AbstractsBiology & Animal Science

The Role of RNase L in Thymic Homeostasis and Humoral Responses

by Lin Zhang

Institution: Cleveland State University
Department: College of Sciences and Health Professions
Degree: PhD
Year: 2014
Keywords: Biochemistry
Record ID: 2027675
Full text PDF: http://rave.ohiolink.edu/etdc/view?acc_num=csu1418343481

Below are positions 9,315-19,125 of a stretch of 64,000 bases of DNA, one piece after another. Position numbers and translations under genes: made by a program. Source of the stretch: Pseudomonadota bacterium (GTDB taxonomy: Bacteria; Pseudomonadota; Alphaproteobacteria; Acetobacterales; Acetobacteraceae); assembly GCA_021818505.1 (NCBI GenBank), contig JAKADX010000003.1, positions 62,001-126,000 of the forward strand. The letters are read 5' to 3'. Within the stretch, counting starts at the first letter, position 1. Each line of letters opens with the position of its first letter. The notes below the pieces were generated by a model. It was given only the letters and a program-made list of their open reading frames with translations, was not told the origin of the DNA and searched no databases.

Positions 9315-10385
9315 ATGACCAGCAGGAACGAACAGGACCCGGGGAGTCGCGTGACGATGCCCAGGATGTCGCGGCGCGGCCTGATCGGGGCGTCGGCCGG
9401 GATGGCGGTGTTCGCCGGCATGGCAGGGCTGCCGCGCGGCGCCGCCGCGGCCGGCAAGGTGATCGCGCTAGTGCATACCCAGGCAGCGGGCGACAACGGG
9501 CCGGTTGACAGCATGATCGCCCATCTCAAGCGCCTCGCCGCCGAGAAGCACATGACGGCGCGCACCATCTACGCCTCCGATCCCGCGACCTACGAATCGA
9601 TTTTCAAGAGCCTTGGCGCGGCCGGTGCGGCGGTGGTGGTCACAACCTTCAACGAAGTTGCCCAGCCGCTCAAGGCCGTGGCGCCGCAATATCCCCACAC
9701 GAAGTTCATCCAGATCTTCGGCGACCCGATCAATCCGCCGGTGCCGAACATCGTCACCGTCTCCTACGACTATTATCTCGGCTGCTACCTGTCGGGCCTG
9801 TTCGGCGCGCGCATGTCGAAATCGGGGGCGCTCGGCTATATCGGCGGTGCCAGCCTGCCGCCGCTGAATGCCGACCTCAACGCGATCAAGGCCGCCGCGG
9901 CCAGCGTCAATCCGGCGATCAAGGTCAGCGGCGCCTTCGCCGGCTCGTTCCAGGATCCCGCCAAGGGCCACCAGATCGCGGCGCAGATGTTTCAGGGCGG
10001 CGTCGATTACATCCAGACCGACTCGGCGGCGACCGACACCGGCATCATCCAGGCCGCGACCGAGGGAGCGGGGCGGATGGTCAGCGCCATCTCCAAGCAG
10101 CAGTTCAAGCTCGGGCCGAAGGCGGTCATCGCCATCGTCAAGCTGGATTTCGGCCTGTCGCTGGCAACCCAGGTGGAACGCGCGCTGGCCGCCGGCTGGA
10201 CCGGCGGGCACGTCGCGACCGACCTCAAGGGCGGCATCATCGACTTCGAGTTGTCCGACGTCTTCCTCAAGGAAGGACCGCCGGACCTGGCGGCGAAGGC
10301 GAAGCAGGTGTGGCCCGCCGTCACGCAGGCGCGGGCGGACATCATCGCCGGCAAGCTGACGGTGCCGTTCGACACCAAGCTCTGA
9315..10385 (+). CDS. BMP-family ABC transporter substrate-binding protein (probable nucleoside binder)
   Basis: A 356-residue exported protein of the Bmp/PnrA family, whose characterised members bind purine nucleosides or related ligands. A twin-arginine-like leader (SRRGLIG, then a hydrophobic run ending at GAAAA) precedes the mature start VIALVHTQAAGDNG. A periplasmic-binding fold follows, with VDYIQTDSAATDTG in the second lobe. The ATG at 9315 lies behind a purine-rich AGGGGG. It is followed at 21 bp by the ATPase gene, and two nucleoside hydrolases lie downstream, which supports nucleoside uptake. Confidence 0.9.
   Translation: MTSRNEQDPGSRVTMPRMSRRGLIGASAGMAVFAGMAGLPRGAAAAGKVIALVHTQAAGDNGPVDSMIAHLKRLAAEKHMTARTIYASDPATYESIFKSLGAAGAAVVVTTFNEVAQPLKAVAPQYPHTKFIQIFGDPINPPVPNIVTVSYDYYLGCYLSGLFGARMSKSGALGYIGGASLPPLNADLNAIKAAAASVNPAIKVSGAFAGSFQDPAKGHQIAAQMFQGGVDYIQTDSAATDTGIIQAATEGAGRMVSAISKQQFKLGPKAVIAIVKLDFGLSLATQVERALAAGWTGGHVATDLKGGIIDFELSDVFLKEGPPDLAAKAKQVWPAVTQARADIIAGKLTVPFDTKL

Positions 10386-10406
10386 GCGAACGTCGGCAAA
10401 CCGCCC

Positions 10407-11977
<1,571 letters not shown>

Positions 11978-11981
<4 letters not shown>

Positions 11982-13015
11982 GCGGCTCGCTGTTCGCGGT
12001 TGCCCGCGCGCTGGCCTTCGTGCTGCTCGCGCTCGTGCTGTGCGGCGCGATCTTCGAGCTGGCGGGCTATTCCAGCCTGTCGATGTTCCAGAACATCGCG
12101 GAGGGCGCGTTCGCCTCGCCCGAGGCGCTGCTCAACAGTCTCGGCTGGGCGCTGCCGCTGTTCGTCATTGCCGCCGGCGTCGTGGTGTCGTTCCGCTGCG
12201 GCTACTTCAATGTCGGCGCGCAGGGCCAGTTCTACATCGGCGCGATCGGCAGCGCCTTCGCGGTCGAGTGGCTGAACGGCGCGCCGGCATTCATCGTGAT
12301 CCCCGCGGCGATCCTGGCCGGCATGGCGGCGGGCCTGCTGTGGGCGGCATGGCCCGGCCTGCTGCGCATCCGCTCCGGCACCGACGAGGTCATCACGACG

RNase L is highly expressed in the spleen, thymus, and multiple immune cells, suggesting that it may play an important role in the immune system against microbes. Previous studies in the lab have shown that deficiency of RNase L results in enlarged thymuses in mice at young age. However, relatively little is known about its influence on the thymic development and adaptive immunogenicity. The present Ph.D. study focuses on investigating the role of RNase L in the thymic homeostasis and humoral immune responses, thereby gaining new insights into the molecular aspects in thymocyte development, maturation and adaptive immunity.By using RNase L gene knockout mice with C57BL/6 background, we found that RNase L deficient mice displayed severe homeostatic defect in the thymus, from birth until adolescence consistently. This homeostatic defect in the thymus was reflected by the increased population of BrdU positive cells, the enhanced growth rate and proliferation capacity in response to mitogens, and the elevated expression level of the pro-survival Bcl-2 protein; while the expression of the pro-apoptotic Bax protein was suppressed. Further investigation indicated that wild type thymocytes were prone to be arrested in the G1/S phase of the cell cycle by p27Kip1. In addition, PTPH1, a protein tyrosine phosphatase, and its substrate VCP, a well-known cell cycle regulator, may be the target molecules of RNase L in preventing excessive cell proliferation by inhibiting cell cycle progression.To elucidate the effects of RNase L on immune responses, we immunized RNase L +/+ and -/- mice with T-dependent (TD) or T-independent (TI) antigens. Interestingly both spleen size and antibody production in TD or TI antigen immunized RNase L-/- mice were severely altered. A combination of GM-CSF, a hematopoietic growth factor facilitating both humoral and cellular mediated immunities, and the antigen in immunization, augmented TD antigen-directed immune responses in RNase L+/+ mice compared to that in RNase L-/- mice. PolyI:C, a synthetic dsRNA, exhibited a significant enhancement of the IgM level in TI antigen immunized RNase L+/+ mice. Our findings suggest that RNase L may play an important role in maintaining thymic homeostasis and regulating humoral immune responses.